One of a pair of great chairs that came from the descendents of the Bliss family of Longmeadow, Massachusetts, in the 1960s. This matched set is the only known pair of great chairs to have survived together since the seventeenth century. Reserved for the use of male heads of the household and guests of equal or higher standing, great chairs served two purposes - as seating and as a symbol of the sitter’s status. A turner probably made them as part of a larger set that may have included ten or twelve side chairs, all of which were supplied with plump, down-filled cushions. Stylistically, these chairs related to turned chairs produced in the Connecticut River Valley towns of western Massachusetts, including Suffield (a Massachusetts town until annexed by Connecticut in 1749), Springfield, Westfield, Hadley, Northampton and Hatfield. This group is characterized by composite-turned crest rails, bilaterally symmetrical back spindles, and simplified turnings on the stiles above the seat rails, which incorporated either squat barrel-shaped elements (as in these examples) or vase-shaped elements with ogee-profile or straight-profile sides. The abstracted urn-and-flame finials derive from those on turned chairs produced in eastern Massachusetts. Both chairs retain early coats of red paint beneath later layers of green and black paint. Most of the front legs and front seat rail are modern restorations.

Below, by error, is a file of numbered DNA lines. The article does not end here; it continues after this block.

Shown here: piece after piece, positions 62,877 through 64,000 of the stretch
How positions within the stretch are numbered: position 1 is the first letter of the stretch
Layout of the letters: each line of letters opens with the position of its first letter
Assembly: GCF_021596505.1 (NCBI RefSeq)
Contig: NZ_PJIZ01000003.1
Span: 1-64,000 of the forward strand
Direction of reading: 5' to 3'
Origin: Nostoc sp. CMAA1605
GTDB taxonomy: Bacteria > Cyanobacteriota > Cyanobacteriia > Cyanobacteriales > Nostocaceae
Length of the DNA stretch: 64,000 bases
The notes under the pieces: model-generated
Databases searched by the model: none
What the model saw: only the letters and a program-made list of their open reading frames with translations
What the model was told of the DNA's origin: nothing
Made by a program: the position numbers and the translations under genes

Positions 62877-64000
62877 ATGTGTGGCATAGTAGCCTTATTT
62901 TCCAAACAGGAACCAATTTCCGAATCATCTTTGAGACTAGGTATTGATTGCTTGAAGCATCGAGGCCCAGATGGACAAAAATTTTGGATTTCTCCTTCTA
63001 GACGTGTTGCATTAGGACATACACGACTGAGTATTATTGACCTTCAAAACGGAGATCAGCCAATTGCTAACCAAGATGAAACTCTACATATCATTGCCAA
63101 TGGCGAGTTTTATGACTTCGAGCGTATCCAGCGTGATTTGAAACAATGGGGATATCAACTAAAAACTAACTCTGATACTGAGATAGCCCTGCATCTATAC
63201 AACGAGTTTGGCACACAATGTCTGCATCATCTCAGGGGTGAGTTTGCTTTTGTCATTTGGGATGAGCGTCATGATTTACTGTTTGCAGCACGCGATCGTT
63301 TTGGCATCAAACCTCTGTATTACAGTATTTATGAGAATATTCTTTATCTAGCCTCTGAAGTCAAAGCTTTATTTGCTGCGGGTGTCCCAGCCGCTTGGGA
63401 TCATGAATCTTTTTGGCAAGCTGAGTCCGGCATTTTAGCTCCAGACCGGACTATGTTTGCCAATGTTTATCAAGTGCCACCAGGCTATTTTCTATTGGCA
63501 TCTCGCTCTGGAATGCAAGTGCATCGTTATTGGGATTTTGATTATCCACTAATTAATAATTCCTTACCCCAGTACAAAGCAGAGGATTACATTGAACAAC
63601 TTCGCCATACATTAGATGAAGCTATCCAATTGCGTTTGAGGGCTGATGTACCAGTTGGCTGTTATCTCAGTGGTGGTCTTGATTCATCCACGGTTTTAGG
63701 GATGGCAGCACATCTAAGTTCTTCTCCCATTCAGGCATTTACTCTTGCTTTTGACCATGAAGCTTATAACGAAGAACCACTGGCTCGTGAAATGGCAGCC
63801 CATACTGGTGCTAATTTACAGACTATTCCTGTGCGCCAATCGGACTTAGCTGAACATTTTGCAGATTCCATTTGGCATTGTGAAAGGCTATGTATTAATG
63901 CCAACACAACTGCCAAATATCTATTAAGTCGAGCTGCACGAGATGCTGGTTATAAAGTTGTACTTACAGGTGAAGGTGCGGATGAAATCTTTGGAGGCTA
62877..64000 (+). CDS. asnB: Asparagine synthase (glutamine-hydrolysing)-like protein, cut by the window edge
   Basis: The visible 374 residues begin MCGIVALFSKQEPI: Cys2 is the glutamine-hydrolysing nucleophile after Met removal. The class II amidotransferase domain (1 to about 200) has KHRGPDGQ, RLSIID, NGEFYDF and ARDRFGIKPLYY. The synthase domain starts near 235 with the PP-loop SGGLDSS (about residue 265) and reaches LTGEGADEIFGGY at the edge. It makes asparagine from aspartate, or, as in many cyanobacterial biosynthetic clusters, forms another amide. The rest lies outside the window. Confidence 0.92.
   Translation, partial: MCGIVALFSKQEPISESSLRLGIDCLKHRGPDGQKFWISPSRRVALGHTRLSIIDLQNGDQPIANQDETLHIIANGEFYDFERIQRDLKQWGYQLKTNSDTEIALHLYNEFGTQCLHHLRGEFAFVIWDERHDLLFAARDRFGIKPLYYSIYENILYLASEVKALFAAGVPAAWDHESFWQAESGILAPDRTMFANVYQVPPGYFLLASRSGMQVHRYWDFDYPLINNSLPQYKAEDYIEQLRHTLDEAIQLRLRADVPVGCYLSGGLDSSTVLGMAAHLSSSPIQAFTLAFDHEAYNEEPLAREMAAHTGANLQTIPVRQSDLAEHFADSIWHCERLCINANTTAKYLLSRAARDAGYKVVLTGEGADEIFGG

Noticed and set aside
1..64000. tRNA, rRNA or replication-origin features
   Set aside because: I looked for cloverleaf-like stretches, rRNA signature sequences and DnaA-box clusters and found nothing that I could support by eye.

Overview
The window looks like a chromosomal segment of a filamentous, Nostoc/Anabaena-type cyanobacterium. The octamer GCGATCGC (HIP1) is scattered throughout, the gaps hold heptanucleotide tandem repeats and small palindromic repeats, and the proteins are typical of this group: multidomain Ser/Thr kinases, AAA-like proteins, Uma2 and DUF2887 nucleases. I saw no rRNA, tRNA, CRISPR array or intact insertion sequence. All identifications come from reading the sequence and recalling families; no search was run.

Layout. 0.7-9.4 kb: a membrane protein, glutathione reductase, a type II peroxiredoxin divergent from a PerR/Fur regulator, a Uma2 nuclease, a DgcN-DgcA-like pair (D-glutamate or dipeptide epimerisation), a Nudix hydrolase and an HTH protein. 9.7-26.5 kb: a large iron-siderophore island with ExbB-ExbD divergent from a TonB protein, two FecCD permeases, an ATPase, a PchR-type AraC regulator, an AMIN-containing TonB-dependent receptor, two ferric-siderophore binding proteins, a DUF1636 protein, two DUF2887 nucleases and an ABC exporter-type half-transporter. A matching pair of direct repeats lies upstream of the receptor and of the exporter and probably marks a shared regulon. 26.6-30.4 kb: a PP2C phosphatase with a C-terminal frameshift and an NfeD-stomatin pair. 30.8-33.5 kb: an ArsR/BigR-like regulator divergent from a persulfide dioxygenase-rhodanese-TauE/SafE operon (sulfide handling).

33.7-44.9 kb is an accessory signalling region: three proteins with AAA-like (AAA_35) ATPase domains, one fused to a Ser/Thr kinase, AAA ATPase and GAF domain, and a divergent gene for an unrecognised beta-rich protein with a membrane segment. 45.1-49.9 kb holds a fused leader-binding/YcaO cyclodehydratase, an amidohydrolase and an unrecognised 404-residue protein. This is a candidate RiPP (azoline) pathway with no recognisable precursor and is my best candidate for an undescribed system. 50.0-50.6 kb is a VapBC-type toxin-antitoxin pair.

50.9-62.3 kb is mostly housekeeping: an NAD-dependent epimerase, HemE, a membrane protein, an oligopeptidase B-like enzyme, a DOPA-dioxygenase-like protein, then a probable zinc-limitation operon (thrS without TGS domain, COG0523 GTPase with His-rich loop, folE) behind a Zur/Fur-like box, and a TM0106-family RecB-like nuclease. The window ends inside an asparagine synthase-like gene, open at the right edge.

Purportedly acquired from descendants of the Bliss family of Longmeadow in the 1960s, this matched set of great chairs is the only known pair to have survived together since the seventeenth century.
Originally, these great chairs may have been commissioned with 8-10 side chairs to furnish a best parlor or chamber. Both chairs retain early coats of red paint beneath later layers of green and black paint. Originally fitted with cushions trimmed with fringe and tassels, they conferred status on both their owner and those invited to sit in them. The design of the turned decoration on the crest rail, arm rests, back spindles and rear leg posts above the seat relate to turned chairs made in Springfield or nearby towns of West Springfield and Longmeadow. The abstracted urn-and-flame finials derive from turned chairs produced in eastern Massachusetts.